Some coin errors resist authentication despite best
- Published: Sep 30, 2011, 8 PM
When collectors submit their error coins to a grading service for authentication, they face several possible outcomes. The coin can be accepted as authentic, rejected as fake, rejected as suspect or rejected with a “no decision” opinion.
But even when they’re given a seal of approval, some errors will still have attached to them an intrinsic sliver of doubt. Authentication is problematic for any error in which the strike is tiny, the design exceptionally weak, or the details exceedingly incomplete.
One category that invites suspicion is the profoundly weak strike, which is often mischaracterized as a “die adjustment strike,” “test piece,” “die trial” or “setup piece.” As discussed in the May 23 “Collectors’ Clearinghouse” column, such errors are more likely the result of spontaneous equipment malfunction. Apart from considerations of proximate or ultimate cause, a profoundly weak strike lacks many of the features that permit secure authentication.
Illustrating this point is an undated dime that was struck about 70 percent off-center by a malfunctioning press. The strike was phenomenally weak, possibly from a drastic drop in ram pressure but more likely from an increase in minimum die clearance. Design elements on the obverse include Franklin Roosevelt’s lower lip, chin and throat. Design elements on the reverse include the torch flame and parts of several olive leaves. The planchet is odd in having a perfectly smooth surface devoid of tumbling marks. The strike was so weak that it is almost completely restricted to the proto-rim — the highest point on the planchet. A more complete description can be found online in the Errorscope Online Supplement (Vol. 1, No. 2), located at http://hermes.csd.net/~coneca/content/ESOS070804Vol1No2.pdf.
While I have no reason to think that this is a fake, I cannot rule out a strike by counterfeit dies. So little of the design is present that it is impossible to locate any features diagnostic of a genuine die. Likewise, any toolmarks, bumps or other blemishes indicative of a fake die would not have been transferred.
Copper-nickel clad dime planchets are abundant and cheap. Any counterfeiter with a modicum of intelligence could create an undetectable fake by applying a pair of home-made dies to a genuine planchet, providing that only a light impact or a low pressure squeeze was used.
I have seen a number of highly suspicious weak strikes over the years, both in and out of slabs. Some were struck multiple times. One coin that stands out in my memory is an undated Indian Head 5-cent coin that appeared in an auction held at the January 2007 Florida United Numismatists convention. Carrying an S-Mint mark, it was housed in a slab. Design details were scant and uniformly faint. The printed description mentions “no fewer than half a dozen impressions.” The coin was pulled before the auction began.
Edge strikes are another category that can occasionally resist authentication. As the name indicates, an edge strike is a planchet or coin struck on-edge.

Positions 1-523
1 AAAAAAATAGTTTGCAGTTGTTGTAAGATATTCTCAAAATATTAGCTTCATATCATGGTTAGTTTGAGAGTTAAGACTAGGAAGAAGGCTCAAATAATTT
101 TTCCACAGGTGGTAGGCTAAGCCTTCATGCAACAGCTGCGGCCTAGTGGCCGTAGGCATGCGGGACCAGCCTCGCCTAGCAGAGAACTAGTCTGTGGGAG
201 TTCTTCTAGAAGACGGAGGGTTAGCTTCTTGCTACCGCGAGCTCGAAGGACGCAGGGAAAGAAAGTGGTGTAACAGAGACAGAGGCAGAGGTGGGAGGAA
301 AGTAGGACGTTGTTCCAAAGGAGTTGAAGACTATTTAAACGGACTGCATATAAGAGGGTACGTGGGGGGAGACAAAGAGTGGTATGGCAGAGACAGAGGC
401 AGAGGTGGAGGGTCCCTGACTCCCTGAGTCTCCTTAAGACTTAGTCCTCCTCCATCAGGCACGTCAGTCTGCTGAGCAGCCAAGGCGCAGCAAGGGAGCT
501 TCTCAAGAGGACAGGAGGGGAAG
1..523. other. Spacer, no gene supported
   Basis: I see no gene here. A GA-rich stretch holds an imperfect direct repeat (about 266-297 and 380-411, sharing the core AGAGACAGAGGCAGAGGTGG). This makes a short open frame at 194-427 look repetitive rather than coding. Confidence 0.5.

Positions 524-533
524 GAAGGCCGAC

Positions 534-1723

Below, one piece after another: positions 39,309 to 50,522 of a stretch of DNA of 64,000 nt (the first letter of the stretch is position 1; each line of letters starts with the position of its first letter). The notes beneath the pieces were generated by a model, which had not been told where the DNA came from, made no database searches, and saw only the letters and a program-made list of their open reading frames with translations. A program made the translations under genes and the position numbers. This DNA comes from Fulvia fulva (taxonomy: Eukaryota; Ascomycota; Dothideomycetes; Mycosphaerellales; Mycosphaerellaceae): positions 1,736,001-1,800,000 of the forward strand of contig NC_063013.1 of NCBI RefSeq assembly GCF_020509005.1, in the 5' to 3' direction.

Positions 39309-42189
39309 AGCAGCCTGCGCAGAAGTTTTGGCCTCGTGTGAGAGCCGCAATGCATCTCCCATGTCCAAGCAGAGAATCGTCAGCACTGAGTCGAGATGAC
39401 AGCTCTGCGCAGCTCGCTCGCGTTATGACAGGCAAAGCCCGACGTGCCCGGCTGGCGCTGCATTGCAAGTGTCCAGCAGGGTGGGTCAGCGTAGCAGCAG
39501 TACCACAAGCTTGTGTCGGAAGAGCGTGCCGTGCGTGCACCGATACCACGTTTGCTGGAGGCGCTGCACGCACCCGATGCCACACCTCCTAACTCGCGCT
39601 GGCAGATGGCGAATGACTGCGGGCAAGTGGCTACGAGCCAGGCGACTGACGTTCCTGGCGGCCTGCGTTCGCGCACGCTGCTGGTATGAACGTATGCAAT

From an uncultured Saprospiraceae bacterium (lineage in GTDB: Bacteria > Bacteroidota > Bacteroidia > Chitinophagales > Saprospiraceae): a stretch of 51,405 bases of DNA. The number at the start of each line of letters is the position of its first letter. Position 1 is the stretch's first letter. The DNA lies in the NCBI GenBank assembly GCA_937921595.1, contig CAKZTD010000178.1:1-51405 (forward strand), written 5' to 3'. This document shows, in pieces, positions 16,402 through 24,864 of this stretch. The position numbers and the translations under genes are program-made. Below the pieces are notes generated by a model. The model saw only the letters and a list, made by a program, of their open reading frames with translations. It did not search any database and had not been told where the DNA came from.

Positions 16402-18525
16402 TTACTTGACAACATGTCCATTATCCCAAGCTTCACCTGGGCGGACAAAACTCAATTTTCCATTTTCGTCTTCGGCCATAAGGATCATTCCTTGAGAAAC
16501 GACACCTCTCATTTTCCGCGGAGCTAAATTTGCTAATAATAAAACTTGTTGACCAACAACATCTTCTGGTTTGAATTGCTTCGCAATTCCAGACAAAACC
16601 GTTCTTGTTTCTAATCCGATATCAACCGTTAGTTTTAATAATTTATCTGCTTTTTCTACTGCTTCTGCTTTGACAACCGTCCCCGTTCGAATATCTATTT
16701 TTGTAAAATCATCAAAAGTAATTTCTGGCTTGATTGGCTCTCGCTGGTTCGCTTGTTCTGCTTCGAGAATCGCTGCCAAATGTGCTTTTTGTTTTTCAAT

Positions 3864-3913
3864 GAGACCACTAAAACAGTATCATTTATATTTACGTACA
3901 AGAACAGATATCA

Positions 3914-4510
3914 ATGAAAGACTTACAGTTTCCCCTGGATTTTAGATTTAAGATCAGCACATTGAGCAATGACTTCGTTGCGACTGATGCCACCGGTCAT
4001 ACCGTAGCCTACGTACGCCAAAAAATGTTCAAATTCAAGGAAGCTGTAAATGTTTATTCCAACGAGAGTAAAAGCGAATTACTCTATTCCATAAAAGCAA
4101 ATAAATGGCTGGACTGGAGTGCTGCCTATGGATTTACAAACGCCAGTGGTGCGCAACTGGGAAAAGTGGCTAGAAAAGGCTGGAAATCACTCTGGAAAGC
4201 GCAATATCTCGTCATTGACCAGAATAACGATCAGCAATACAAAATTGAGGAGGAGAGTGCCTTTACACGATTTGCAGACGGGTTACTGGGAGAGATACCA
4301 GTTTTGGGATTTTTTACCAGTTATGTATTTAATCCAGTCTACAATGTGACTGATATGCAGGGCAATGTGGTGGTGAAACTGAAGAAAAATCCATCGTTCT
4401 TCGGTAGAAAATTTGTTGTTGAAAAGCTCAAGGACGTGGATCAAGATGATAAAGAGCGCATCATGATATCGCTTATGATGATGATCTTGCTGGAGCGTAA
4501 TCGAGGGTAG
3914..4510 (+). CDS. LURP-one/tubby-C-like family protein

I’ve never been quite comfortable with the double-struck 1981 Lincoln cent depicted here. There’s no doubt that the first strike (an uncentered broadstrike) is genuine. But there’s no way to tell for sure if the subsequent edge strike is legitimate.
At the 3:00 position we find the partial motto pluribus unum. The opposite pole shows slight irregularities that presumably represent the folds of Lincoln’s coat. The letters are rather mushy and flattened, especially unum. While this could reflect a late die state, it is more likely the result of slippage against the die face or post-strike damage. All edge strikes slip against the die face; otherwise they would end up as foldover strikes.
The surface of the letters and the surrounding field seem slightly convex in cross-sectional profile. This deviation from a sharp, flat topography could again be the result of mild post-strike damage or slippage against the die face.
The mushy letters also introduce the possibility that a pair of fake dies were used to generate the edge strike. Crudely fashioned dies sometimes generate unclear details.
The last ambiguous example is a planchet with a tiny off-center, uniface strike. No die-struck design elements are present on the (presumed) obverse face. The planchet’s diameter (21 millimeters) is comparable to that of a 5-cent coin planchet as is its weight (4.95 grams). However, the highly reflective surface and a high, narrow proto-rim are quite peculiar. I can’t rule out the possibility that this is a token or medal planchet with a strike delivered by privately issued dies.
Coin World’s Collectors’ Clearinghouse department does not accept coins or other items for examination without prior permission from News Editor William T. Gibbs. Materials sent to Clearinghouse without prior permission will be returned unexamined. Please address all Clearinghouse inquiries to email@example.com or to 800-673-8311, Ext. 172.
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